|Matthew Dublin is a senior writer at Genome Technology.|
Bacterial Proteins and Boolean Logic
At the heart of even the most sophisticated processors are good ol' Boolean logic gates:
Johns Hopkins University School of Medicine researchers are using a technique called chemically inducible dimerization, or CID, to engineer cells to function like Boolean gates.
While there is research demonstrating logic gates using biomolecules in Petri dishes, using whole cells is a different story. Previous efforts have tried to take advantage of transcriptional machinery, but this can be a slow process often taking anywhere between minutes and days — way too long for computing.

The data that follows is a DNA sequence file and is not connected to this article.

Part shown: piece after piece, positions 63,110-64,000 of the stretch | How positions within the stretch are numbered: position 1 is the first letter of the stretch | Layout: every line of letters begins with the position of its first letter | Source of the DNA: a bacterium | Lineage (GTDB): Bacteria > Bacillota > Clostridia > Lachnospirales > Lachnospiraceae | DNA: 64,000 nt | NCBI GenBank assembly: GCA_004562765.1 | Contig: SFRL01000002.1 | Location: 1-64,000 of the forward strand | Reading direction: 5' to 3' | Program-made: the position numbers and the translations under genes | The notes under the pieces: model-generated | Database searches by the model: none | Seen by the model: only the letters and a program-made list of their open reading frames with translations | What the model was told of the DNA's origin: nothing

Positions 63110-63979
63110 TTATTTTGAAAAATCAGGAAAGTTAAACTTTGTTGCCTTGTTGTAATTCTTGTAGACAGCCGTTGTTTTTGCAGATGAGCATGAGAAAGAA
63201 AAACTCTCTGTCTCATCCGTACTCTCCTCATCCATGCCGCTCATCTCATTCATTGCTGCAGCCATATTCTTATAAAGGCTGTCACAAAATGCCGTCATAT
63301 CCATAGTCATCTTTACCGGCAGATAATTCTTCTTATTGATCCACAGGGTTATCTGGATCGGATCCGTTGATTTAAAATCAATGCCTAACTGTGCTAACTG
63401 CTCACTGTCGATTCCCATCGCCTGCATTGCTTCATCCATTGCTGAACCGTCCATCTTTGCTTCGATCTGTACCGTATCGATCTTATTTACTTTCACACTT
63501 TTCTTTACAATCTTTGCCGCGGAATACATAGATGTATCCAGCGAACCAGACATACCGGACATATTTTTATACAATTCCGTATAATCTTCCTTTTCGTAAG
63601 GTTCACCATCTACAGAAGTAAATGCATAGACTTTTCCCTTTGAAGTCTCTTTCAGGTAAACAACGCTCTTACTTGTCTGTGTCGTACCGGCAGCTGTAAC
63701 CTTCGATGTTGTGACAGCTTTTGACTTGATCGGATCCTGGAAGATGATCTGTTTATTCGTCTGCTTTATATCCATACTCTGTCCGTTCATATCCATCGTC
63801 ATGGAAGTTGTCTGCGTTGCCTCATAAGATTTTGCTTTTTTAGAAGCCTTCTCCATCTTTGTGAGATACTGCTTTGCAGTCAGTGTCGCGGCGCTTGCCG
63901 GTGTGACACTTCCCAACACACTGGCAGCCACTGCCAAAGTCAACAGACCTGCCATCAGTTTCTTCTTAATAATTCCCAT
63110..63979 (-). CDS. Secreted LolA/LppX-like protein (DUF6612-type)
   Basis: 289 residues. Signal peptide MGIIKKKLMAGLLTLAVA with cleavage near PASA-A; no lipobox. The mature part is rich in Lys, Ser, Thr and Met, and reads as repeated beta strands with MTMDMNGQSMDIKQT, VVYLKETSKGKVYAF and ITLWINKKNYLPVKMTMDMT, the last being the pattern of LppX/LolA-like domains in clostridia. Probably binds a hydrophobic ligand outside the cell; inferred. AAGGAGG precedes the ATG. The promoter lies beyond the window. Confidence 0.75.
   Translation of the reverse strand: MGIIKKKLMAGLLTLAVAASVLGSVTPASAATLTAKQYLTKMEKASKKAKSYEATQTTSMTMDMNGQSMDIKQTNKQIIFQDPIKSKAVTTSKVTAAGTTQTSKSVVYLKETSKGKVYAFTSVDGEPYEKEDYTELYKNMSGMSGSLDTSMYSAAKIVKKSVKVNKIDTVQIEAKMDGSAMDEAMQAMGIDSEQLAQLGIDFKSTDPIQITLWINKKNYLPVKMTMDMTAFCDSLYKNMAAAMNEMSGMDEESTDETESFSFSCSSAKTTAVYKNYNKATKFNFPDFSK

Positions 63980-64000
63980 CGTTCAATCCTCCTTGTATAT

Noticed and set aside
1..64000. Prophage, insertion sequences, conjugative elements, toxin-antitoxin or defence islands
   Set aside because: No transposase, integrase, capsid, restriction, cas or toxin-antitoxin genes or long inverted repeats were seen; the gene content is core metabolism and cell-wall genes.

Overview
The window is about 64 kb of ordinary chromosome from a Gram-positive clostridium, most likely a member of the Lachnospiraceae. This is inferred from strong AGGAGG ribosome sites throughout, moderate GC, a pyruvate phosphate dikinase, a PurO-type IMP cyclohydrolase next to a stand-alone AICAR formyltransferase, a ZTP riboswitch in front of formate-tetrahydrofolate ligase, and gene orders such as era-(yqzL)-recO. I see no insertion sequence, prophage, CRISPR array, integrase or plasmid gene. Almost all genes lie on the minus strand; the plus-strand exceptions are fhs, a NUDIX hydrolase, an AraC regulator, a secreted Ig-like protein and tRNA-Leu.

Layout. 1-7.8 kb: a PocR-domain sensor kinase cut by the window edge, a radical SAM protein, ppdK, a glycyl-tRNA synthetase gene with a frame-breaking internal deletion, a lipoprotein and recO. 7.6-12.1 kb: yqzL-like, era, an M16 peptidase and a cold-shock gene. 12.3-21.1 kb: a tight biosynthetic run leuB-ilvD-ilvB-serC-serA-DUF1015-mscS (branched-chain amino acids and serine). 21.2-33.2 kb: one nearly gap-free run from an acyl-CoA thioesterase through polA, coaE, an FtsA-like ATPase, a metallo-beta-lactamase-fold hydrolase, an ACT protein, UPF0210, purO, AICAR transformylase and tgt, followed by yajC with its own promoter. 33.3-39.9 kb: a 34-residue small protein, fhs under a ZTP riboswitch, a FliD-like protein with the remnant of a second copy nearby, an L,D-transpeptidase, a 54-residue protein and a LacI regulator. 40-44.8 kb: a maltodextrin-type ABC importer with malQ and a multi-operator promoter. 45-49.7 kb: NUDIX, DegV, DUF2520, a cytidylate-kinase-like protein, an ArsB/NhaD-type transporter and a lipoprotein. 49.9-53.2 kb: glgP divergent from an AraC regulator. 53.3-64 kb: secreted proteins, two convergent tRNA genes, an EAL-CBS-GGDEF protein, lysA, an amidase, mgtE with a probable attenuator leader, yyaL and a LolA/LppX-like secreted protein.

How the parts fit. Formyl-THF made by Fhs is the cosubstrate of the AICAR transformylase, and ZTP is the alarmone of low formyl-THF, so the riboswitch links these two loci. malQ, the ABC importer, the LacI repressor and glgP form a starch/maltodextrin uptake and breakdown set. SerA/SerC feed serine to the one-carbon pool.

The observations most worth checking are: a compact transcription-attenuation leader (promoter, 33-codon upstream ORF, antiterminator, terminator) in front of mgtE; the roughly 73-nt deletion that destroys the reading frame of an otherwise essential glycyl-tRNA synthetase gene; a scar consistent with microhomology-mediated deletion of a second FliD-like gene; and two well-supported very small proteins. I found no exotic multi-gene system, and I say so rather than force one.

"People like to have speedy computation," says Takanari Inoue, an assistant professor
at Johns Hopkins University School of Medicine. "We were hoping to achieve computation in cells on the order of seconds, which is significantly faster than what people have achieved thus far."
Because AND and OR gates need two different inputs, either together or separately, Inoue's team had to developed two different CID systems that didn't interfere with each other.
One CID system uses two proteins called FRB and FKBP in combination with a drug called rapamycin, which is derived from bacteria, and the second CID system uses proteins GID1 and GAI.
So far, Inoue's testing has shown that their logic gates can produce the desired responses reliably, in a matter of seconds.
More detail on their research is available in their recently accepted Nature Chemical Biology paper "Generation of Intracellular Logic Gates with Two Orthogonal Chemically Inducible Systems."